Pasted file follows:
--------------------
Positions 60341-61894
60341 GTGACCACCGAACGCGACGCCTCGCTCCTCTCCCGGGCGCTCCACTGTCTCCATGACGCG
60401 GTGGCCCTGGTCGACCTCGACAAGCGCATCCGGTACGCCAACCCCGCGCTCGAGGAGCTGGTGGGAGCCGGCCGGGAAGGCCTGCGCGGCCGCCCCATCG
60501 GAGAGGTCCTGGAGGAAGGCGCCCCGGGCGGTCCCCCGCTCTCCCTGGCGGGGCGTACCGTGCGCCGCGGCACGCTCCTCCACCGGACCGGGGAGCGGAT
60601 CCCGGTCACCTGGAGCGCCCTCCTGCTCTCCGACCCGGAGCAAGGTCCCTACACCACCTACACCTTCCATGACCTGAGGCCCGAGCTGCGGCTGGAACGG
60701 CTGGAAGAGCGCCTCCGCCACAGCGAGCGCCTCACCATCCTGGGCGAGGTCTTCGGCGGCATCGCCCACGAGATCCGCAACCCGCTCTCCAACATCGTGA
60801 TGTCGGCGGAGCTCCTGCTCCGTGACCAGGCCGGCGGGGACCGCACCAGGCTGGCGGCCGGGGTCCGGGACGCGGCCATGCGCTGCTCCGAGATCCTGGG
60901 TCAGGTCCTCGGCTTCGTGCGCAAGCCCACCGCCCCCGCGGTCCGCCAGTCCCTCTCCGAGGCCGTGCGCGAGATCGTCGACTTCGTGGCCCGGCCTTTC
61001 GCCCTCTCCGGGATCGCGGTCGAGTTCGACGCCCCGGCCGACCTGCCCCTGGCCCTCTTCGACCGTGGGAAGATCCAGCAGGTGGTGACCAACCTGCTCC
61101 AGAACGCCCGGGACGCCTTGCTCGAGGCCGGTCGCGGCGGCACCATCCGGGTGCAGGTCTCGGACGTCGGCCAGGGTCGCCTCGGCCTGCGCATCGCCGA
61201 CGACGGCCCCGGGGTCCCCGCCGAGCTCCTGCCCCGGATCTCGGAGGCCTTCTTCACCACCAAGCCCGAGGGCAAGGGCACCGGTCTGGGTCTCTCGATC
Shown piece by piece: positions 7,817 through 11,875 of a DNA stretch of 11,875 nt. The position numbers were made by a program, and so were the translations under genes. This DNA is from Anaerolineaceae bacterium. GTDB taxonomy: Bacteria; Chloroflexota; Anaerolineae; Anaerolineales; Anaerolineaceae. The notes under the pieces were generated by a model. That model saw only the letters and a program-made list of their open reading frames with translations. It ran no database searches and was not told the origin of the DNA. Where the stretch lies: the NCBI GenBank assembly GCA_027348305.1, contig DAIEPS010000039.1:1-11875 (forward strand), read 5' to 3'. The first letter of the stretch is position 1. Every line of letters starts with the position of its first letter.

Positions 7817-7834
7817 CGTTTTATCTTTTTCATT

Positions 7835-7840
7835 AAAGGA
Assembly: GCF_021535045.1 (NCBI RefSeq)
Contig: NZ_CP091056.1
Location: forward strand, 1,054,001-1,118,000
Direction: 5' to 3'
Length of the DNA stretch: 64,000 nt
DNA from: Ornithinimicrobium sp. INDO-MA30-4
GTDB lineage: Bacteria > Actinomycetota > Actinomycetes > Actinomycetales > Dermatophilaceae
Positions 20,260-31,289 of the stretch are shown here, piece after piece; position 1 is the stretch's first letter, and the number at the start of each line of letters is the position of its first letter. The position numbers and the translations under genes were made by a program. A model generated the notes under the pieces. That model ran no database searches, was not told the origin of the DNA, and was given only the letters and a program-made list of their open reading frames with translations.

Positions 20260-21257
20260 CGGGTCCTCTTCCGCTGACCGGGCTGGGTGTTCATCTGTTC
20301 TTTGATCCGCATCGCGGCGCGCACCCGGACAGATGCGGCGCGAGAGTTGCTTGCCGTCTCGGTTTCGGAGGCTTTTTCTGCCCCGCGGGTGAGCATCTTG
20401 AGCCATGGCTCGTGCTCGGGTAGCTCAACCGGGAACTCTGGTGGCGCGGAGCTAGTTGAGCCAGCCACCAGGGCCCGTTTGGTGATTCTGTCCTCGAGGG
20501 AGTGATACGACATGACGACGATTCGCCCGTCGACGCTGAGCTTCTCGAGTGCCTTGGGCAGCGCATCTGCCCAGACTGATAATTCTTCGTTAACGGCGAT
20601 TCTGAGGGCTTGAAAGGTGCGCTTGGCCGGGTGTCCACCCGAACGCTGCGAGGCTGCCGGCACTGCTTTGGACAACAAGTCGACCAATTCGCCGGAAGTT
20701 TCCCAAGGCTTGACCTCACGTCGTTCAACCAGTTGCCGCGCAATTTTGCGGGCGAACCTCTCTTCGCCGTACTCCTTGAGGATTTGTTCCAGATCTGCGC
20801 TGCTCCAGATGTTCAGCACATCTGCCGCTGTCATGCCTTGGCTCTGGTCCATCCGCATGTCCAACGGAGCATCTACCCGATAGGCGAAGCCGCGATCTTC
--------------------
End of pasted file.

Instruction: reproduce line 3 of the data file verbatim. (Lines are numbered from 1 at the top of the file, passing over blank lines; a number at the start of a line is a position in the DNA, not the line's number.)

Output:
60401 GTGGCCCTGGTCGACCTCGACAAGCGCATCCGGTACGCCAACCCCGCGCTCGAGGAGCTGGTGGGAGCCGGCCGGGAAGGCCTGCGCGGCCGCCCCATCG